3. Unfortunately the TIME that a movie is released can vitally impact it’s importance. The political climate, the ideas that were revolutionary at that moment – which we are not privy too now. If a remake can update such concepts to modern concerns and reality then there is something to be said. Otherwise it’s just a good story retold. Which is OK.
    I like Denzel, but I liked the original better.

  4. Hi, Cindy:

    It is my personal belief that certain films stand above the strata and should not be re-made, re-imagined, or in any way messed with.

    ‘The Manchurian Candidate’ stands high on that list. Due to it being very much of and in that time.
    B&W cinematography, Sinatra, Laurence Harvey, Angela Lansbury, Janet Leigh, James Gregory and all. Frankenheimer hit a chord with this ensemble that has yet to be duplicated.

    Liev Schreiber comes closest to Laurence Harvey’s inscruitible face and mannerisms. While Mr. Washington comes nowhere close to Sinatra’s Marco. And no one can touch Angela Lansbury as the politically striving Red Queen!

    In other words: “Close, but no cigar!”

    1. As usual, I appreciate your comments and agree with you. I try to look at films much the same way I read the novel and when I see the film version, I separate the two as two distinct texts. I liked very much the 2004 version of Manchurian Candidate in its own right. However, like you, the original is on a different level. Except for Schreiber. He was outstanding. Thanks, Jack!

    1. No kidding! You think of her from “Murder She Wrote” which is okay, but not my cup of tea. But I remember her in the Broadway version of Sweeney Todd and she was great. That film was chilling.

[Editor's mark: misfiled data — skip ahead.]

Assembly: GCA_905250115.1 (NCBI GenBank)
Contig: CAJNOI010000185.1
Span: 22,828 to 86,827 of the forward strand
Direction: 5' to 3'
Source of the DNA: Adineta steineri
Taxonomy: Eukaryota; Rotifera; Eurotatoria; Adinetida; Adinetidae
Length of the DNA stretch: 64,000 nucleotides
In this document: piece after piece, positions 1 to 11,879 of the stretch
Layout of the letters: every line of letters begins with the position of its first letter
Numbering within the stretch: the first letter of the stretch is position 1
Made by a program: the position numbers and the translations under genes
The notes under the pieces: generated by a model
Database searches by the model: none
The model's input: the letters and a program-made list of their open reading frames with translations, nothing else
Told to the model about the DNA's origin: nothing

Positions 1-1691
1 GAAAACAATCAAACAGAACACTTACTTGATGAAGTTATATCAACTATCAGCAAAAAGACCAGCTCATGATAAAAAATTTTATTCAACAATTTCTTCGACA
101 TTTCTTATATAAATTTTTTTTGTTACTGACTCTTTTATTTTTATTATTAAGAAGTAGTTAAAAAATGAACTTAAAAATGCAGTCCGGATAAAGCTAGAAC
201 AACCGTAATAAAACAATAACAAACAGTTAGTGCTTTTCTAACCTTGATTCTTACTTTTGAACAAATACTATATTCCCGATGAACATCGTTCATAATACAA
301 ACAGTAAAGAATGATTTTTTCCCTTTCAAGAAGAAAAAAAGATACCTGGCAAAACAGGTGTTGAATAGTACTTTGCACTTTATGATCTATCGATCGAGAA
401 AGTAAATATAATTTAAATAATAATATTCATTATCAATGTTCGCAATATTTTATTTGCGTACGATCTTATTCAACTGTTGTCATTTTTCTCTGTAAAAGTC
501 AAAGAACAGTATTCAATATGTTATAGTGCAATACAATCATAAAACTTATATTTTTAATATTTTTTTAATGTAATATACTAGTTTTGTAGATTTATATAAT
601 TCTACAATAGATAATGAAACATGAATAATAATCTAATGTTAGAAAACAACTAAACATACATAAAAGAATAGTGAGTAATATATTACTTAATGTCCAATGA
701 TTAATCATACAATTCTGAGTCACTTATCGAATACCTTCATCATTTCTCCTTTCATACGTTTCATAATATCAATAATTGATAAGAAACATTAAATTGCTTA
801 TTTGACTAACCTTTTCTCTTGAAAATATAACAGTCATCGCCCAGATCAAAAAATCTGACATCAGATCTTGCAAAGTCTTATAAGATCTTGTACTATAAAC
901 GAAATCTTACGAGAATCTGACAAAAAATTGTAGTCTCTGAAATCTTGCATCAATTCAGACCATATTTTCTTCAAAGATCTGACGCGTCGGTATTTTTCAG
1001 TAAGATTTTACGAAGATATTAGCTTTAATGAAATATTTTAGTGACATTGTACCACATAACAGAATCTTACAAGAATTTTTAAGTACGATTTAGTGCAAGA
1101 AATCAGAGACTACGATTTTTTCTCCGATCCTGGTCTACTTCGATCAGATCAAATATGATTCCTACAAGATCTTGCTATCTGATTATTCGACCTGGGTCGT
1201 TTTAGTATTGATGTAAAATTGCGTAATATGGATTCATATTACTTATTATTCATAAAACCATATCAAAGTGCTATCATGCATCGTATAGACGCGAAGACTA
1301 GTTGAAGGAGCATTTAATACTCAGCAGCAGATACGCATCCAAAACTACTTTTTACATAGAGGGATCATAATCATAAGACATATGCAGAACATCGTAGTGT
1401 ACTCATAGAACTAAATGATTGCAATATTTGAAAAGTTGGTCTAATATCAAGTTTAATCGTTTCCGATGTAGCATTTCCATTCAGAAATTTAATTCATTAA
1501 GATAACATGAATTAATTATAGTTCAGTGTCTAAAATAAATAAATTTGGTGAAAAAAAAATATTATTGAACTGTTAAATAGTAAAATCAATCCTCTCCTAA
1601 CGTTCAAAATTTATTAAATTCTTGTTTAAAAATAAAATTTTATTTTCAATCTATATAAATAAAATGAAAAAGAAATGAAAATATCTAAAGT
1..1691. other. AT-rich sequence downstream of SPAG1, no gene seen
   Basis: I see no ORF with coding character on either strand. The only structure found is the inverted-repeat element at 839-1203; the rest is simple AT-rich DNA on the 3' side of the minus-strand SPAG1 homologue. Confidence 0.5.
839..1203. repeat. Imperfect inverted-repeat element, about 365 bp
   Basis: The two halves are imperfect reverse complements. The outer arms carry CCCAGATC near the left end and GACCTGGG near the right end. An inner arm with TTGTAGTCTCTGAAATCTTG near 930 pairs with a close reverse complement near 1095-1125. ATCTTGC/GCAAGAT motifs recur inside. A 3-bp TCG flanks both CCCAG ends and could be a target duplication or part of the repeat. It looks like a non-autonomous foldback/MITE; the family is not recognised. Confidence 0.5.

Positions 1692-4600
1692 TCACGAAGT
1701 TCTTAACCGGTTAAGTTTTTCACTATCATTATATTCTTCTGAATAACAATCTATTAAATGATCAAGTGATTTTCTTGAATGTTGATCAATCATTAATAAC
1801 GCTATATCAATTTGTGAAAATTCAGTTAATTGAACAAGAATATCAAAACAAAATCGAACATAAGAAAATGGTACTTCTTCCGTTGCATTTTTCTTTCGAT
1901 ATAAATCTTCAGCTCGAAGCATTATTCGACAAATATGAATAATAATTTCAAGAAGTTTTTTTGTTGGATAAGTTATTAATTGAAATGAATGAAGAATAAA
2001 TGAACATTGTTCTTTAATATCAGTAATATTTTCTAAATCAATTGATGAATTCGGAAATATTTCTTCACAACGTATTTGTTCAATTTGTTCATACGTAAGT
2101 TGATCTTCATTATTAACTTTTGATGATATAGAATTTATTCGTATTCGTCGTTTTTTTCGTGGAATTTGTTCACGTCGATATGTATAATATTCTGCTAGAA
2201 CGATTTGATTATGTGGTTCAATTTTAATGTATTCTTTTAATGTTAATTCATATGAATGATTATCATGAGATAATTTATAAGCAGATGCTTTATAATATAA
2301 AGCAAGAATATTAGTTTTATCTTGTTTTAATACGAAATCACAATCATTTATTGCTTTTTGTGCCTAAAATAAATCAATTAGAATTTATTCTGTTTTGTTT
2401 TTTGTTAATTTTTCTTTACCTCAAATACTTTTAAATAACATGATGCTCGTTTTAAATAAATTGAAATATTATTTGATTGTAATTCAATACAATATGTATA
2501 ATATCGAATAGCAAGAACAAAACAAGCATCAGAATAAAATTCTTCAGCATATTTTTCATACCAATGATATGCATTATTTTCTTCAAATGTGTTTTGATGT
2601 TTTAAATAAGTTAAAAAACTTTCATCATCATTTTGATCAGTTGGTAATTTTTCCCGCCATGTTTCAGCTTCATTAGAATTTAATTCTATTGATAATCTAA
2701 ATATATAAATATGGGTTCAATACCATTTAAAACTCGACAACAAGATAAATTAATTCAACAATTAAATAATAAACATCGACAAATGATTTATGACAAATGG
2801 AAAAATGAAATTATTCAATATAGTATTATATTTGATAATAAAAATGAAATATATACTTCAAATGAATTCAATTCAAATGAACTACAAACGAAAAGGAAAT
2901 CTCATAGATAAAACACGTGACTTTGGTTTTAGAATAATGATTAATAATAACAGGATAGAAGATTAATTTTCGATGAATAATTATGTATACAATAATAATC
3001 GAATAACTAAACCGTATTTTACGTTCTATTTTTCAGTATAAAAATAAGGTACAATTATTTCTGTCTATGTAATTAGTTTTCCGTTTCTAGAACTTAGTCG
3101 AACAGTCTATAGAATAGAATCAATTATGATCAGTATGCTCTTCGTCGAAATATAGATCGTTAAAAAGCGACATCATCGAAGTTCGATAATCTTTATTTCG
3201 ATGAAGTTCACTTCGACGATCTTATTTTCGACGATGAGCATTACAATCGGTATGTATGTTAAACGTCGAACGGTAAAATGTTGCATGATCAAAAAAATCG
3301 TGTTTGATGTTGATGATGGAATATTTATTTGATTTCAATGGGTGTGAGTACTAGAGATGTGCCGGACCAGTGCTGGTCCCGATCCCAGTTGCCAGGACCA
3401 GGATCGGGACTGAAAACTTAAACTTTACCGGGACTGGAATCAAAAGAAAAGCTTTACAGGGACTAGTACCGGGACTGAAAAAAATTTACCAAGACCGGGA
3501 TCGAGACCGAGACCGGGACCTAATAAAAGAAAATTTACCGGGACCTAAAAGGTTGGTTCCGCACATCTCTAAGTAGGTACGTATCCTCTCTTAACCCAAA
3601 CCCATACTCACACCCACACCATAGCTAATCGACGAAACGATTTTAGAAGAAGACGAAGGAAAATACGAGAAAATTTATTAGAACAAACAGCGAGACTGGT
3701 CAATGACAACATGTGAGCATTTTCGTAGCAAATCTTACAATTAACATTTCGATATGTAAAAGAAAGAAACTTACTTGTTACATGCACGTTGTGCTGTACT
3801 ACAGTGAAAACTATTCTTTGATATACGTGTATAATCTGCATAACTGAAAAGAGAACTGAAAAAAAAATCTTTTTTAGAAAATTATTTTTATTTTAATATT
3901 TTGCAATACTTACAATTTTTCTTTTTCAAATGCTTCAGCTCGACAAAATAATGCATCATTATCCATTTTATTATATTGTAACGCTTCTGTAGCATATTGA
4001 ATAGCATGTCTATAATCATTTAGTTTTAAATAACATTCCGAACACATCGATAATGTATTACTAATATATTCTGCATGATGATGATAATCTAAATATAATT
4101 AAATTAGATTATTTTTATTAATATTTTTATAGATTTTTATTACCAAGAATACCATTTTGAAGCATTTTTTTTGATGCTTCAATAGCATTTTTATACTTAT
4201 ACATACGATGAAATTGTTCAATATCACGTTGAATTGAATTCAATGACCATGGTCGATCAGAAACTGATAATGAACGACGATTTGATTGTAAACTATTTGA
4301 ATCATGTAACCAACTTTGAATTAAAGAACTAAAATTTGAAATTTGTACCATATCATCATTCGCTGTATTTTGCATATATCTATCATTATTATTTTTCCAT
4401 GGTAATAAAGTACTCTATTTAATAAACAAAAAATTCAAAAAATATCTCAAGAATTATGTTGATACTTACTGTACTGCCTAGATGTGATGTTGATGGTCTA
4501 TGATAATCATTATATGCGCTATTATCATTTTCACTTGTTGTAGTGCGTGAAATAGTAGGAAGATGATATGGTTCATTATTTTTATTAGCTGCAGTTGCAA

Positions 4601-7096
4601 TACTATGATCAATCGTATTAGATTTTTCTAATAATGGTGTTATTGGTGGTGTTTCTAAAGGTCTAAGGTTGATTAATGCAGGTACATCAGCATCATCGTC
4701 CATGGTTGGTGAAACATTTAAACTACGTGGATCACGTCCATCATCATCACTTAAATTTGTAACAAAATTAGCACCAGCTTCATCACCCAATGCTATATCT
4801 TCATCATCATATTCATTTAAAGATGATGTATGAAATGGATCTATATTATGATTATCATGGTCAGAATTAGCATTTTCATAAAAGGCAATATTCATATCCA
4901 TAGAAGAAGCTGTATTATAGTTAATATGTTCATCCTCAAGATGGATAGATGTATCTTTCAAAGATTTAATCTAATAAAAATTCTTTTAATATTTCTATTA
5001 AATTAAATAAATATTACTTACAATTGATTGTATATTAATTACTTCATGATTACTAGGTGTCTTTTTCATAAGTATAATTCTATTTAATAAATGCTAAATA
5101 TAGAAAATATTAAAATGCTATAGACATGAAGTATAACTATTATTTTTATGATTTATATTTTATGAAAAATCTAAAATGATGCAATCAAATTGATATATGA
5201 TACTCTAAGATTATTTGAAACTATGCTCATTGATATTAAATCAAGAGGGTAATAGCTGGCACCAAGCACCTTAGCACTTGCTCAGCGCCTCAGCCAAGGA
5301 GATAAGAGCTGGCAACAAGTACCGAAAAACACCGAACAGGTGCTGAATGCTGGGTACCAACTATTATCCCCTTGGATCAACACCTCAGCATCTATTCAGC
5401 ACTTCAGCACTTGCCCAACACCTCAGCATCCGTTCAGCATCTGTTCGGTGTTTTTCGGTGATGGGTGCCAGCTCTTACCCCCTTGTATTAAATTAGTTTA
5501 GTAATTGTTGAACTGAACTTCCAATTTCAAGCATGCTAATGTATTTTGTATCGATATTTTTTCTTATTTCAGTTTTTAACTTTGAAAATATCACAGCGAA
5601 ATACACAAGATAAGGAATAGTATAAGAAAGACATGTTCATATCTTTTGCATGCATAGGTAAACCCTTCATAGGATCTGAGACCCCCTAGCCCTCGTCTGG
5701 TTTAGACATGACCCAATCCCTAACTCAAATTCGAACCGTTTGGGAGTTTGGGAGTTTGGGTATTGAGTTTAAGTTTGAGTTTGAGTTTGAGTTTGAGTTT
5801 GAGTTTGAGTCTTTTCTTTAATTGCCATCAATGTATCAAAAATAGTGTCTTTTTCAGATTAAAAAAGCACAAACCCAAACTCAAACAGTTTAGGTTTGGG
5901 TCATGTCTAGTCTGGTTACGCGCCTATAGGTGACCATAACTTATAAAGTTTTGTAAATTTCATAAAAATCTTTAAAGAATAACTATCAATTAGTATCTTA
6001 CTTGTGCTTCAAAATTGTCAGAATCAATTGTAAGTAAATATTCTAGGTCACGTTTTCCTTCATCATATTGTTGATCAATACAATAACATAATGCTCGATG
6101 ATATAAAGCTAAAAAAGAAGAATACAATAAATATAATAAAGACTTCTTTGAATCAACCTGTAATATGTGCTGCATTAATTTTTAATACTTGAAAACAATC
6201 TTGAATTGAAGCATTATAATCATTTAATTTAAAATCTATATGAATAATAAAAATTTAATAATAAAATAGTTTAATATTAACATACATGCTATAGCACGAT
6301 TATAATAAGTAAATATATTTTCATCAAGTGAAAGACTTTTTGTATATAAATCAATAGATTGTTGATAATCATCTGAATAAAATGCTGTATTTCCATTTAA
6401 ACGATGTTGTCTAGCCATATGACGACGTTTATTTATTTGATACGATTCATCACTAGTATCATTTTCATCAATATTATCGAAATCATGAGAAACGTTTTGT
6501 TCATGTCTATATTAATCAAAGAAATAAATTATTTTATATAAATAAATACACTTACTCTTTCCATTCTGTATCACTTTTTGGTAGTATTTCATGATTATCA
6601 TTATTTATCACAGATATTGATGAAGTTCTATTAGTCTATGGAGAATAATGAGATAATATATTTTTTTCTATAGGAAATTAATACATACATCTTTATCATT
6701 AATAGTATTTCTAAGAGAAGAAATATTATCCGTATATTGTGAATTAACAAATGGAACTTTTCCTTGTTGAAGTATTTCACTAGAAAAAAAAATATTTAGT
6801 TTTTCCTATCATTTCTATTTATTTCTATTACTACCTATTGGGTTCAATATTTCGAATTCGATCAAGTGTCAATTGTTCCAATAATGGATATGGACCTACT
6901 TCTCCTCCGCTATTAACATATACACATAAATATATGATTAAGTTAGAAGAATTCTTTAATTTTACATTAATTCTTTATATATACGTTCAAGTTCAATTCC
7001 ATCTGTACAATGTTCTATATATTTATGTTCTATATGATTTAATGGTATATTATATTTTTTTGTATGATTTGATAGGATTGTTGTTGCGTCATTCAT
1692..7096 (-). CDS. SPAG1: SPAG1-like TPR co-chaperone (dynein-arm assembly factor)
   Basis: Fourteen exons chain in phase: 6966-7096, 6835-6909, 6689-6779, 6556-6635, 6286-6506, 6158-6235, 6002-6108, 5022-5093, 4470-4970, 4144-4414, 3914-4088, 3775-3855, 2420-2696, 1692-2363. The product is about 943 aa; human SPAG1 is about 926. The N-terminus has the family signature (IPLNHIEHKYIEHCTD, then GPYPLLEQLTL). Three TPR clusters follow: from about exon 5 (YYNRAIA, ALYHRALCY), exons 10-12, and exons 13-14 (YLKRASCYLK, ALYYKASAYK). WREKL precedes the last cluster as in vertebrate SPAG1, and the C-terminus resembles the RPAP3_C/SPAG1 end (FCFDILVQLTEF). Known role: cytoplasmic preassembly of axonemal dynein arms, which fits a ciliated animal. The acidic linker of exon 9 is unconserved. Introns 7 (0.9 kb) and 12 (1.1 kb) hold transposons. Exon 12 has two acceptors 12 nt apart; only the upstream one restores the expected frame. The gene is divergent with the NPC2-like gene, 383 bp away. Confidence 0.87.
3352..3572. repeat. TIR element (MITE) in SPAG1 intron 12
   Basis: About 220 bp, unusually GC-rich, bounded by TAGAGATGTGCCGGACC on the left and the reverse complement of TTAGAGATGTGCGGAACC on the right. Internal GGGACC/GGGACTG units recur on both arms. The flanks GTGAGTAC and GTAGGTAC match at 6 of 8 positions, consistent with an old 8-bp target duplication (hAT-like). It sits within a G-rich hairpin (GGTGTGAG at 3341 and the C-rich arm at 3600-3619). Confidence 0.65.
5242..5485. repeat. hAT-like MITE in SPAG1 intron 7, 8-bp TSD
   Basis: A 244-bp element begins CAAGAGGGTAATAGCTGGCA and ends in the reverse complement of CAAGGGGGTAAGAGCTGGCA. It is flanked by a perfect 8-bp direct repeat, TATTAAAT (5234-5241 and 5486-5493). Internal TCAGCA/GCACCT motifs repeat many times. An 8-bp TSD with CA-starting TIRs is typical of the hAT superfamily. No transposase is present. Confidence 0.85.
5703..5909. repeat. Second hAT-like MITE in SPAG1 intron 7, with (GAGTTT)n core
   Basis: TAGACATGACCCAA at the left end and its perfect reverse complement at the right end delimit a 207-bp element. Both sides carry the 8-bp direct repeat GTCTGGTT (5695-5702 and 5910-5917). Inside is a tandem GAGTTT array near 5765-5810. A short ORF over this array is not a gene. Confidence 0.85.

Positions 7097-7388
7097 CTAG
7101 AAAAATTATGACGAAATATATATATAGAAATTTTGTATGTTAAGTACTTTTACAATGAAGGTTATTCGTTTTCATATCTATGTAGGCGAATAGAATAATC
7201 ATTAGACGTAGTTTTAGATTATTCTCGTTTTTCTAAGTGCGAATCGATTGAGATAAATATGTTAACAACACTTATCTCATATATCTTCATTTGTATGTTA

5. I actually watched the 1962 version in 2004. Ironic! don’t you think. And the latter version I never got a chance to watch. But I do love the Black & White classic with Angela Lansbury. She was superb. And I’ve seen her in negative roles before as well. My favourite noir flick, Gaslight (1944), for instance, had her play a nasty maid. But I do generally like Meryl Streep as well as an actress.
    And I agree with your comment on separating books from movies. If a movie is bad, that’s ’cause it’s a bad adaptation, not ’cause it’s based on a book. There are plenty of cases where I love both books and their celluloid versions.

    1. Well, hello there, Nuances in films! Clever name.:)
      So glad you dropped by and commented. I forgot about Lansbury in Gaslight. Did you ever hear in Sondheim’s musical SweeneyTodd? She’s more known for her singing roles than acting. Anyway, I would recommend the newer version of MC. It’s very well done and acted well, too. Still, the classic is amazing. 🙂

      1. Ha!! Ha!! Actually my name happens to be Nuwan Sen (Thus my film critiques are written under the byline ‘Nuwan Sen’s Film Sense’). From there comes ‘nuwansenfilmsen’ (and my blog is ‘No Nonsense with Nuwan Sen’); but Nuances in Films is good idea! Ha! At least blog name has a similar meaning.
        Yes, I’d like to chk out the newer MC, if I get a chance.
        Thanks for following my blog.